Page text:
I have always been firmly against the adoption of nuclear power as an energy source, and the ONLY potential positive of this event may be that ALL nuclear power plants may now be worked into retirement over the next several years. The risks are too great.

Here is a recent update from the Guardian:

* * * * *

Japan's Nuclear Fears Intensify at Two Fukushima Power Stations

03/13/11 16:13:00 EST

Authorities scramble to control overheating reactors at one plant, as state of emergency declared at second nearby

Fears of a major nuclear accident in Japan have intensified as authorities scramble to bring under control several overheating reactors at one power station, and declared a state of emergency at another, where radiation levels soared above normal limits.

Workers at the Fukushima 1 nuclear power plant in the north-east of the country pumped seawater into three reactors in a last-ditch attempt to make them safe after emergency cooling systems failed to stabilise the radioactive cores.

More than 200,000 people were evacuated as officials imposed a 20km exclusion zone around the power station and a 10km zone surrounding the Fukushima 2 power plant nearby. Japanese officials told the International Atomic Energy Agency they would distribute potassium iodide pills as a precaution against an increased risk of thyroid cancer from radiation.

The most urgent crisis centred on Fukushima 1, where officials were braced for an explosion similar to one that blew the roof off the building that housed reactor 1 yesterday morning, after hydrogen escaped from the reactor as engineers vented steam from the pressurised vessel.

The failure of the cooling system caused uranium fuel rods to overheat and split the cooling water into hydrogen and oxygen. The hydrogen exploded, devastating the building, but the containment vessel around the reactor was undamaged, Japan's chief cabinet secretary, Yukio Edano, said.

Desperate engineers were forced to vent steam from two other reactors at the power station before pumping in seawater, despite the risk of triggering further explosions.

Edano said a partial meltdown of fuel rods in reactor 1 was possible and that engineers were pumping seawater into the others to prevent the same happening there. He said the fuel rods in reactor 3 might be deformed, but a meltdown was unlikely. Reactor 3 uses a mixed-oxide fuel which contains plutonium, but the plant operator Tokyo Electric Power Company (Tepco) said this did not present unusual problems.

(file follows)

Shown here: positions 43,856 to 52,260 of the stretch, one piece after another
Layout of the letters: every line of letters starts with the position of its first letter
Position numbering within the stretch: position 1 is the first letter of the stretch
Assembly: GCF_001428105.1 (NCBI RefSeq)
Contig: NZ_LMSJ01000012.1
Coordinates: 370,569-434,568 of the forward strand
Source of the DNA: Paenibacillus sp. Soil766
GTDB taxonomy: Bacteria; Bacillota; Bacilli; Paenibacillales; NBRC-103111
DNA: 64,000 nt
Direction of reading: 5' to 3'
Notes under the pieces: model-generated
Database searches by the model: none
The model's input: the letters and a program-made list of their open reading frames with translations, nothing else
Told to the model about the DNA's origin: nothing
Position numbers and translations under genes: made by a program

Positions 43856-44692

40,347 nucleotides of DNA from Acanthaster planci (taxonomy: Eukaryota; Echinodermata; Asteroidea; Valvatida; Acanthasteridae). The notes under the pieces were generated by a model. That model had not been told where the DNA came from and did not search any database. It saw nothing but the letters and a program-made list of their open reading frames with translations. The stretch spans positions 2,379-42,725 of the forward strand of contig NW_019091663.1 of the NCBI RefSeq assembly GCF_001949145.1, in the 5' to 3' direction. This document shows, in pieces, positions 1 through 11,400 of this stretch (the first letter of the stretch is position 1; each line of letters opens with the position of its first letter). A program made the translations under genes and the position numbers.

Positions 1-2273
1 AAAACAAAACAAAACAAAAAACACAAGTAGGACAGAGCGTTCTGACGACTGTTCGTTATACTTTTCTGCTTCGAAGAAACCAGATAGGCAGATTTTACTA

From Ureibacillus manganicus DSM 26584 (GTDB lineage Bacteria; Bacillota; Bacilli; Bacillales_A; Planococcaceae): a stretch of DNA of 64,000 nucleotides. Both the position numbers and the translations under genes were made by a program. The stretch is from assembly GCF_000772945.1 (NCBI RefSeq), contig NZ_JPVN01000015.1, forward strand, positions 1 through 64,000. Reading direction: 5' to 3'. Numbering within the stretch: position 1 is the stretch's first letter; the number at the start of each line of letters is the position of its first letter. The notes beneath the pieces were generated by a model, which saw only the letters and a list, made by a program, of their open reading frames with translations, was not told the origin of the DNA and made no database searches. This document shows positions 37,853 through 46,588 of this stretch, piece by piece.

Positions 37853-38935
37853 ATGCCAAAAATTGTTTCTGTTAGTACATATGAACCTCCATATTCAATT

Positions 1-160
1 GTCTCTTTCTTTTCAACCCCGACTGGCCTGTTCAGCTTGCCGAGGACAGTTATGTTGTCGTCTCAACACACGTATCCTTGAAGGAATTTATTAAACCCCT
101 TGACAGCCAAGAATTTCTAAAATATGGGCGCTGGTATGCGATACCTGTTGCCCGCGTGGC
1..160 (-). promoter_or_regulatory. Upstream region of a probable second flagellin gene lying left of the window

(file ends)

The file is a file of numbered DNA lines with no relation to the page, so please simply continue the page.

"The use of seawater means they have run out of options," said David Lochbaum, director of the Union of Concerned Scientists nuclear safety project.

Two of three diesel generators used to drive cooling pumps stopped working at the Tokai 2 nuclear power plant, 75 miles north of Tokyo in Ibaraki prefecture.

The intentional release of steam from the nuclear reactors caused levels of radiation around the Fukushima 1 power station. Levels measured at the power station boundary reached 500 microsieverts an hour, a quarter of the dose the general population receives from natural background radiation in a year.

Tepco officials said radiation around the Fukushima 1 station had risen above the safety limit, but it did not mean an "immediate threat" to human health.

The radioactive substances released from the site suggest at least part of the core in reactor 1 has broken down. Japan's nuclear and industrial safety agency confirmed that radioactive caesium-137 and iodine-131 had been detected in the vicinity of the Fukushima power station. These radioactive isotopes are produced by fission reactions inside the core and can only have contaminated the cooling water if fuel rods overheated and melted the cladding surrounding them.